can be used with FireWire hard disks connected to the same FireWire
card or port as a DV camcorder ñ rather than requiring a second
card to be installed.
Edition 4.5's full compatibility with the DV500 allows Pinnacle to offer
a compelling and affordable hardware/software pairing ñ Edition
DV500. This has a suggested price that's just £50 more than the
software alone, and only £10 more than the over-the-counter price
of Adobe's Premiere editing software, a new version of which is due
out shortly (news, this issue, p6).
Like the original (and still current) DV500 version sold with Premiere,
which can be had for under £470, Edition DV500 includes a breakout
box with S-video, composite video, and L/R audio in/outs. Edition V4.5's
value is further enhanced by the hundreds of pounds worth of additional
Pinnacle software that comes in-pack - the Impression DVD Pro 2.2 DVD
authoring program (review, July 2002, p48); Hollywood FX and AlphaMagic
FX for special effects; and TitleDeko.
Current Edition users can upgrade to V4.5 free, but the software will
be available only on CD -not as an Internet download. Existing DV500
users running Premiere 6 will be offered various cheap Edition deals
on Pinnacle's web site. The first will offer Edition for £119,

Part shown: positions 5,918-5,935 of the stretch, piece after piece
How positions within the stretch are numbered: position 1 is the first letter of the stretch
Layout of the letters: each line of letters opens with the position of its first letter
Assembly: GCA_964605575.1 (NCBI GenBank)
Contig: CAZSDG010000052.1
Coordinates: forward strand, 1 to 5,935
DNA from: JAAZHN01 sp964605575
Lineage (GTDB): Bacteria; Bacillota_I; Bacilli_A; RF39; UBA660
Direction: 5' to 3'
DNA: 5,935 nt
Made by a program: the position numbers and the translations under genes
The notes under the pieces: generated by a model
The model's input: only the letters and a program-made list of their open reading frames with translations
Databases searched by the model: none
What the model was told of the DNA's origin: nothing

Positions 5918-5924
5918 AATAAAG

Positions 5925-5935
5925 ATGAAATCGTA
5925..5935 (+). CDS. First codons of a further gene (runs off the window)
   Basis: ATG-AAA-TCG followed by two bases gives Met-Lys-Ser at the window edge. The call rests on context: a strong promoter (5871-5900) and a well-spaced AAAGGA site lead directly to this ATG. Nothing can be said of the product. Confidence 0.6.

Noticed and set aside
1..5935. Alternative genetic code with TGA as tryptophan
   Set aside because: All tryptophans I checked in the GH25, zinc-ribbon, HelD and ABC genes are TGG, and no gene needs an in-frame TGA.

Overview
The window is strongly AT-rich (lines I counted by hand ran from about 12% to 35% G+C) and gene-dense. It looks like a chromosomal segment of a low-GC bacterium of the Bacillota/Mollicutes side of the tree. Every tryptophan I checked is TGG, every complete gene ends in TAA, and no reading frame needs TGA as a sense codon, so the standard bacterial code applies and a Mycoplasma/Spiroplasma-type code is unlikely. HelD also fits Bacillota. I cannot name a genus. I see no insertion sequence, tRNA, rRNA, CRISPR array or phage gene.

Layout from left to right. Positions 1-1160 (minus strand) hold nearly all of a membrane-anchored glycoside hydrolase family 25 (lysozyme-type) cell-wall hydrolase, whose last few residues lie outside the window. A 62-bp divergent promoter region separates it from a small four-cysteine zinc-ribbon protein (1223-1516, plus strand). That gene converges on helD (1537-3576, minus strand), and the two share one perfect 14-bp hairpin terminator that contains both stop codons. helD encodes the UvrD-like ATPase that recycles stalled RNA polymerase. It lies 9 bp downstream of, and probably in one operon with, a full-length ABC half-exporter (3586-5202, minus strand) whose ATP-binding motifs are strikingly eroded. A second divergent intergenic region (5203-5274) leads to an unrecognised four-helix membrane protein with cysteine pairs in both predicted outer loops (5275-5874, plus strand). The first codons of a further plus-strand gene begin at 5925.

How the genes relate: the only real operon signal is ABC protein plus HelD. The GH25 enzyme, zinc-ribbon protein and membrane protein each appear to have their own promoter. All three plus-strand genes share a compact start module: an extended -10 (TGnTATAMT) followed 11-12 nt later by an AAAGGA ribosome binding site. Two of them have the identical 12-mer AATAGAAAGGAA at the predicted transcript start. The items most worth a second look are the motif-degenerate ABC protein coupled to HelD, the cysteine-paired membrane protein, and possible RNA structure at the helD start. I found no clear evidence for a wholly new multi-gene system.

but without a copy of Impression DVD Pro 2.2. The same deal is available
for just £25 to owners of the desktop version of FASTstudio.DV3
- Edition's forerunner - though this offer was scheduled to end July
Leef FireWire drive bays
company best know for its DV-in enabling Widgets, has taken on UK distribution
of the Leef range of FireWire products, including inexpensive drive
bays for 3.5in and 2.5in hard disks.
Each drive bay has two six-pin FireWire ports, comes with a six-pin-to-six-pin
FireWire cable, and is keenly priced ñ £69 (inc VAT) for
the 3.5in model and £65 for the 2.5in. The bays are said to support
UltraATA/100 hard drives, run under Win XP, 2K, ME and 98SE, and MacOS
9 and OS X, and to use Oxford OXFW911 and Texas Instruments TSB41AB2
The 3.5in bay measures 132(w) x34(h) x220(d)mm, is powered from an external
adaptor and has a power on/off switch. The 2.5in bay ñ petite
at 80(w) x22(h) x140(d)mm - has a soft carry case but no power adaptor
or on/off switch. It is powered from a PC's six-port FireWire port or
ñ if the FireWire port isn't up to the job ñ via USB from
a supplied adaptor cable.
'cable' from Pinnacle
Pinnacle is offering
a novel external analogue-to-USB video capture device that takes the
form of a chunky cable. The Linx Video Input Cable, SRP £40 (inc
VAT), plugs directly into a Windows PC (98SE/ME/2000/XP) and comes with
drivers and a lite version of Pinnacle's entry-level editing
software, Studio 7 (review, Sept 2001, p32).
One end of the bright-yellow cable carries inputs (RCA composite video
and stereo audio L/R - but no S-video) for connecting to a camcorder